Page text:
Small Troubled Worlds

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An assembly of minute details observed with a sensitive eye and put together in a series of stories that celebrate every day life. Nighat Gandhi’s Ghalib at Dusk is noteworthy because of the fact that the author manages to put her finger on the common pulse that unites daily life in Pakistan and India.Ghalib at Dusk and Other Stories  By Nighat Majid The stories crisscross places and cultures, travelling from Karachi to Ahmedabad and Allahabad, towns that are out of the mainstream bustle. They also traverse emotional tangles and domestic dilemmas and the contrast between outward life and inner emotions.

This is most apparent in the story that gives the collection its title, the tale of the partially handicapped Babar who lives with his sisters and is a Ghalib aficionado. The narrator Nishat, a married woman and their neighbour, drops in to visit them, as she frequently does, and on that particular evening, carried away on a wave of poetry, Babar confesses his love for her.

Ghalib at Dusk has its parallel in Desire by Any Other Name where Saeed, crippled, virgin and tormented by desire goes to an encounter with a prostitute arranged by a sympathetic friend. The girl settles him down and goes about her work and he can only watch and wonder. ‘To him human movement, the willed exercise of one’s limbs to make the body achieve some purpose, was one of the most novel feats of Nature.” However the second story is a pale candle in the sun of the first with its longing for the ‘snows of yesteryear’ or rather, Ghalib’s world where romance was a constant whisper of possibility.

“Gandhi’s language while seemingly simple, often has a lyricism to it…”

For Gandhi disability runs like a leitmotif through the book and with it the baggage of loneliness and alienation. Many of her characters suffer from what is regarded as “the wrong gender, class, religion or ethnicity” which is hardly surprising considering that the author is a women’s rights activist and a mental health counsellor. The other counter theme is that of domesticity and the difficulties of preserving the façade of a marriage while contemplating adultery, another form of loneliness and alienation you might say. And she plays no favourites between the sexes. Her sensitivity encompasses vulnerable men as well as women. Mehru in Love: Unclassfied is the only one who stands out, succeeding in her attempt to move Zainab from her submissive self into rebellion.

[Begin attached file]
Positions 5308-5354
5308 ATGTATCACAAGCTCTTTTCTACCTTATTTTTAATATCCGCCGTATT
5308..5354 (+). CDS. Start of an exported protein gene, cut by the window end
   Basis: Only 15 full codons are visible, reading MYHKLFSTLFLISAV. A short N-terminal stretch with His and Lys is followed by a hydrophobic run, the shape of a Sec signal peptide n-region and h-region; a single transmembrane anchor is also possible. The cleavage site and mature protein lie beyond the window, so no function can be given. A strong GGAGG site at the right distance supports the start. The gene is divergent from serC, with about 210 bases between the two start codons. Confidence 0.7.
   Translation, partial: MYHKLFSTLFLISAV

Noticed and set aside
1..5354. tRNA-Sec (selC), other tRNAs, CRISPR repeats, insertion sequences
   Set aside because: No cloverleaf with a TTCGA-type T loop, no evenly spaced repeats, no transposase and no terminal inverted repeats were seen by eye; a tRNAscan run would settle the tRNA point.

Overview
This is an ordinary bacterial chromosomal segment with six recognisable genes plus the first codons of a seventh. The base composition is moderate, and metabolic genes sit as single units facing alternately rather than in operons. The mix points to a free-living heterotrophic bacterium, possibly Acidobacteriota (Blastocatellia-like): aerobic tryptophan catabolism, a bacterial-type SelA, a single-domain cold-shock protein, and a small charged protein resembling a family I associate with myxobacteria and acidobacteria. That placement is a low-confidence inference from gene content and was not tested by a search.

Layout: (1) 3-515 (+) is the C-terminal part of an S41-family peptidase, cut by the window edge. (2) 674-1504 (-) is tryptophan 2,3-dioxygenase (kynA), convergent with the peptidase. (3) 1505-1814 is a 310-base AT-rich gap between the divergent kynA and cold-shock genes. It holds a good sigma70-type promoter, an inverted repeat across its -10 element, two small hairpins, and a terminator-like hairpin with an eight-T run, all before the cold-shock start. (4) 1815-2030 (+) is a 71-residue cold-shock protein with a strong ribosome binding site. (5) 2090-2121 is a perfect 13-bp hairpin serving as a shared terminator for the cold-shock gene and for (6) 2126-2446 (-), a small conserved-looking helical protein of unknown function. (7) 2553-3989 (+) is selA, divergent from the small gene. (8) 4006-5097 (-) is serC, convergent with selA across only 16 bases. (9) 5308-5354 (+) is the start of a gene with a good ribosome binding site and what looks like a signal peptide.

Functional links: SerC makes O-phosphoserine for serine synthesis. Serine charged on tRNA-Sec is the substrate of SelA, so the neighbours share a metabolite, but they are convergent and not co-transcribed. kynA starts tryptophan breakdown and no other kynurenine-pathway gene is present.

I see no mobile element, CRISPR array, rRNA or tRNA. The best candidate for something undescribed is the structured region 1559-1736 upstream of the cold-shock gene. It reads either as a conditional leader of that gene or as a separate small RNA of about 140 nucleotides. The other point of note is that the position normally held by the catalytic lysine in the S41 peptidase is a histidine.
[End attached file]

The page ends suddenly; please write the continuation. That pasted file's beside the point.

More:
Gandhi treats all her characters with understanding and compassion but never once falls into the trap of sentimentality, which is all too easy in stories like these. A keen observer of day to day life, she realizes that nothing in life is clear cut and that there are always two sides to a situation. Family Duty, for example, where Jamila is forced to care for the disturbed Rabia, her sister in law and where the reader is caught in a dilemma between pitying one and understanding the reasons for the other’s resentment and her craving for an ‘unfettered life’.

Many of her characters grope to find their roots, as in Trains, where Urmila clings to the four walls that she calls home, despite the fact that her husband has had an affair with the maid and so violated the marriage tie. It is only through finding the ground level of security, Gandhi suggests, that small town dwellers can find pride and respect in the claustrophobic worlds that they so often inhabit.

Gandhi’s language while seemingly simple, often has a lyricism to it, which haunts the reader in phrases like “In the dying light of dusk, he flitted between the tap and the trees, a waif of a man, watering his garden.” And in the end, it is the language that makes this book what it is.

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Ghalib at Dusk
by Nighat M Gandhi

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Written by Anjana Basu
Anjana Basu

Anjana Basu works as an advertising consultant in Calcutta. In 2003, Harper Collins India brought out her novel Curses In Ivory. In 2004, she was awarded a Hawthornden Fellowship in Scotland where she worked on her second novel, Black Tongue, published by Roli in 2007. In February 2010. her children's novel Chinku and the Wolfboy was brought out by Roli. She writes features for travel magazines and reviews for Indian newspapers.

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